NASA began experimenting with red light therapy and ultimately implemented it in the 1990s to stimulate plant growth in space. Many soon discovered that it can help with wound healing. Since then, red light therapy has shown promise in treating several skin conditions. Read on to learn if this emerging therapy can help your skin.
Red light therapy, also known as photobiomodulation or low-level light therapy, uses a particular wavelength of light to stimulate cellular energy production.
Red light therapy has shown promise in initial studies, but larger, randomized controlled trials are needed to confirm and fully delineate all the benefits of it.
Red light therapy has shown promise in treating wounds, hair loss, wrinkles, scars, stretch marks, acne, psoriasis, and eczema.
Professional red light therapy is generally safe with little to no side side effects.
At-home devices, in untrained hands, have an increased risk of complications.
What is red light therapy?
Red light therapy, also known as photobiomodulation (PBM) or low-level light therapy (LLLT), is a relatively new treatment option that uses a certain wavelength of light to stimulate cells to work better. Red light stimulates the mitochondria in cells, which produces energy. This increased energy production will help cells work better. Unlike some wavelengths of light, red light does not cause heat damage to the skin or remove layers of skin, but it does penetrate deeply to exert its beneficial effects.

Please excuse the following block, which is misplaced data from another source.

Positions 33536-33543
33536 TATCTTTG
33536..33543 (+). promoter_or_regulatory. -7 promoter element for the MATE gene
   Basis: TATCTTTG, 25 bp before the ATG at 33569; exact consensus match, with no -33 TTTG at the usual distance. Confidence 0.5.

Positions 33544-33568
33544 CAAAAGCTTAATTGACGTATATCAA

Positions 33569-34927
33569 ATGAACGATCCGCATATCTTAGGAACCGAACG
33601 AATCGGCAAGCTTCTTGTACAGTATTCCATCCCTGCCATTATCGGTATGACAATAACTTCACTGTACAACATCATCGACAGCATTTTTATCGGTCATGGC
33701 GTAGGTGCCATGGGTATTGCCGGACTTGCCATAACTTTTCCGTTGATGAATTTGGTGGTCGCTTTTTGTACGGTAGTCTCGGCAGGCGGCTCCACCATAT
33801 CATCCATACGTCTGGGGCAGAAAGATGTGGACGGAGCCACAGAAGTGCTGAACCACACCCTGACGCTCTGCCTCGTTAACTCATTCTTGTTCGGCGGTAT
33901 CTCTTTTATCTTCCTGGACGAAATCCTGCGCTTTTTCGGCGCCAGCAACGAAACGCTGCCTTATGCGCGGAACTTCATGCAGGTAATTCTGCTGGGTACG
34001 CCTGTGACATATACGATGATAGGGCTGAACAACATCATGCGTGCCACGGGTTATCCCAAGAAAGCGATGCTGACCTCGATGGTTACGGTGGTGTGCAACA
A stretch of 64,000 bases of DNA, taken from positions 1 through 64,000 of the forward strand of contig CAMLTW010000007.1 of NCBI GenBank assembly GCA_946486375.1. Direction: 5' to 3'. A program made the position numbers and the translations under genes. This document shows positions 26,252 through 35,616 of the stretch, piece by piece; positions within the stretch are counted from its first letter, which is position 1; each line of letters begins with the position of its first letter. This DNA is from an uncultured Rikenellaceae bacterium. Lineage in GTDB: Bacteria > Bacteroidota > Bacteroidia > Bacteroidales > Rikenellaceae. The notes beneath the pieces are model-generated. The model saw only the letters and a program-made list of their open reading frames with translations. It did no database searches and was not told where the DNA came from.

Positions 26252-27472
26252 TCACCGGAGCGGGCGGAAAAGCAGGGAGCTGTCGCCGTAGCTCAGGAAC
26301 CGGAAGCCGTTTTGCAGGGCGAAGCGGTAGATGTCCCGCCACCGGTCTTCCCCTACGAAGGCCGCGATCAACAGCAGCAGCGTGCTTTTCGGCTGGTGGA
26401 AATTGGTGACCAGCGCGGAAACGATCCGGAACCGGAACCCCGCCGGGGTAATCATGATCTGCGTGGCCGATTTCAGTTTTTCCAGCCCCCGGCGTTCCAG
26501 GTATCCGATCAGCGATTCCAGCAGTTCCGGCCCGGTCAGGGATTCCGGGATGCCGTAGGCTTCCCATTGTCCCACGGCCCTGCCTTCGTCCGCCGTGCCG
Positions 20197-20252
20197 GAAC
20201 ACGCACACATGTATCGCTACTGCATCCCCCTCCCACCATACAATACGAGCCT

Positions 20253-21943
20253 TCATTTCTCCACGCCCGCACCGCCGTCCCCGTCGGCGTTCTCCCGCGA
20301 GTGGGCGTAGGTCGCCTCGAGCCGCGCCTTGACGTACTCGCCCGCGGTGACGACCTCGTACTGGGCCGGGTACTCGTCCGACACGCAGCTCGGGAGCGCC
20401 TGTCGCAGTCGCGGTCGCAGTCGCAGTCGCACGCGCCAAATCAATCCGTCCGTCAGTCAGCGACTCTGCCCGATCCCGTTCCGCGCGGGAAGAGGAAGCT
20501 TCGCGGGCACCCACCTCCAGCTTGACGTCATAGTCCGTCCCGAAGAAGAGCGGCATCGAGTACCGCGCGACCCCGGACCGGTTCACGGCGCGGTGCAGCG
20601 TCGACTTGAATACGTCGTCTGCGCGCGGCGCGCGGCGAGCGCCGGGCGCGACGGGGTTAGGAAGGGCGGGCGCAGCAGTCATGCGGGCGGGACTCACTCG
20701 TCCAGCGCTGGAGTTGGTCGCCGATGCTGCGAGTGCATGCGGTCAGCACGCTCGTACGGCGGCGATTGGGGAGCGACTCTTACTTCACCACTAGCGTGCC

The electromagnetic spectrum spans from short gamma rays on one end to long radio waves on the other. This spectrum, from shortest to longest waves, includes gamma rays, x-rays, UV rays, visible light, infrared, microwaves, and radio waves. Visible light, including red light, as the name suggests, is visible to the naked eye. Red light therapy uses red light and near-infrared light to help the skin.
Is red light different from UV light?
While red light and UV light are both on the light spectrum, they behave differently. Red light does not cause the same damage that UV light does. UV light destroys collagen and elastin, leading to wrinkles and sagging skin. It also mutates DNA, which causes skin cancers. Red light, in fact, stimulates collagen and elastin production. Red light is also used with medications to treat certain skin cancers and precancerous lesions on the skin.
Benefits of red light therapy
Red light therapy is a new emerging technology that has shown great promise. However, there needs to be more research with large randomized controlled trials. The studies thus far that demonstrate positive results are small human trials and trials using nonhuman subjects.
Here are some possible benefits of red light therapy:
- Increase collagen and elastin. This may help with wound healing, scars, wrinkles, and stretch marks.
- Increase blood flow. This may also help with wound healing and hair growth.
- Decrease inflammation. This may help with hair growth, acne, psoriasis, and eczema.
- Activate photosensitizer. This may help treat precancers and skin cancers.
Risks and side effects of red light therapy
Red light therapy is generally considered safe, with little or no side effects, when performed properly by medical professionals. You may experience mild irritation or redness. However, there have not been any studies looking at long-term side effects, so that remains unknown.
If you are using an at-home device, you must follow the manufacturer's directions for use. Otherwise, you risk burning your skin. You should also wear eye protection. It is best to discuss red light therapy with your dermatologist before starting, as it may not be advisable for patients with certain skin conditions or on certain medications.
Patients should avoid red light therapy if they are:
- Pregnant or nursing